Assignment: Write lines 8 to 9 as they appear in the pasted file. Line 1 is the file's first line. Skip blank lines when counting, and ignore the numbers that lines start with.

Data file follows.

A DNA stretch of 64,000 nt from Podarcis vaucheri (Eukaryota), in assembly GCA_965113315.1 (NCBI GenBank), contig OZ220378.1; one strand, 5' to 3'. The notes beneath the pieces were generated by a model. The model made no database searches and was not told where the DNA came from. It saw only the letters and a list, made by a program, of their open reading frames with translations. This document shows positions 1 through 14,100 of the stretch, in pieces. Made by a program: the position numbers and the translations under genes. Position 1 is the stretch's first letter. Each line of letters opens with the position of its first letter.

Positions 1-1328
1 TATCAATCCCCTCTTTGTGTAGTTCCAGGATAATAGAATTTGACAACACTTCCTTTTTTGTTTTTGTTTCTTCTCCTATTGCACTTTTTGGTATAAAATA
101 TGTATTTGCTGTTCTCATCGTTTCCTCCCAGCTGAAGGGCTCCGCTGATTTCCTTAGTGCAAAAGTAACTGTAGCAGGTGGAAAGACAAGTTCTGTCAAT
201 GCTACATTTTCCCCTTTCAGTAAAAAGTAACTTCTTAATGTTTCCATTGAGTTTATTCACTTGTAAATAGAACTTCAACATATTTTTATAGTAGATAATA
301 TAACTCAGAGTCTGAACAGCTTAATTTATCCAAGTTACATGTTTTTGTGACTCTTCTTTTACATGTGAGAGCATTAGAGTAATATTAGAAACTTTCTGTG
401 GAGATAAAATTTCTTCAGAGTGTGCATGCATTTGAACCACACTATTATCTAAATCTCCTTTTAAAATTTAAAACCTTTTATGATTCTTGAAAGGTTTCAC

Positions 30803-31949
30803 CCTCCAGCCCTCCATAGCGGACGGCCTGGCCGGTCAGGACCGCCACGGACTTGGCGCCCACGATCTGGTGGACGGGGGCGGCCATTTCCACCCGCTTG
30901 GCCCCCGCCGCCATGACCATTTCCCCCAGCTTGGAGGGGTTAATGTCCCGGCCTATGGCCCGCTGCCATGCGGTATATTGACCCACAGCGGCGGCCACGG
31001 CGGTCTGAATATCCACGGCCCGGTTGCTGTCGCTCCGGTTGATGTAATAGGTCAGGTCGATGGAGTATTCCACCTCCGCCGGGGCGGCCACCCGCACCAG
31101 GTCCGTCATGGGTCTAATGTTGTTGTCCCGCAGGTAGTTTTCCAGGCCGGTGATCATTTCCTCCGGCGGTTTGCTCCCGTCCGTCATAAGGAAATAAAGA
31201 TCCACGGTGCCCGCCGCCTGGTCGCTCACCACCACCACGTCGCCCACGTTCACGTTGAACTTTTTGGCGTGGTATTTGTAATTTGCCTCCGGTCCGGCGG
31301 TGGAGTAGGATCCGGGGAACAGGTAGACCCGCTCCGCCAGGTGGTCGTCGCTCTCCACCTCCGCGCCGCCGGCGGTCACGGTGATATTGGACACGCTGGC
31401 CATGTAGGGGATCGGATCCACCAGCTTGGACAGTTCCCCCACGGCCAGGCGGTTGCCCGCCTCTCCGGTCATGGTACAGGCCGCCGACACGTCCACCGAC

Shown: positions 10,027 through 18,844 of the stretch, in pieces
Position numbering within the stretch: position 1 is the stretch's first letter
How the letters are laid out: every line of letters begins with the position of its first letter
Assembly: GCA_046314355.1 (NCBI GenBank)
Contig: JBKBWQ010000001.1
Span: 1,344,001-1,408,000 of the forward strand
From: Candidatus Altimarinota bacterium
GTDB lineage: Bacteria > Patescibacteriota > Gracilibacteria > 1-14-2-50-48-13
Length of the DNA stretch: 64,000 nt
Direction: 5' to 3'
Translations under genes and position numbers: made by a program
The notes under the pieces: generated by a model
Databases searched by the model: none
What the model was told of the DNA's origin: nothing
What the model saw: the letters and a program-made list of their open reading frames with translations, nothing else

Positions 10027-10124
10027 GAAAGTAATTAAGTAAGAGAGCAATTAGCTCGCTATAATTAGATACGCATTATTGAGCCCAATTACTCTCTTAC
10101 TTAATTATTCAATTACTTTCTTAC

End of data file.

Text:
Positions 30803-31949
30803 CCTCCAGCCCTCCATAGCGGACGGCCTGGCCGGTCAGGACCGCCACGGACTTGGCGCCCACGATCTGGTGGACGGGGGCGGCCATTTCCACCCGCTTG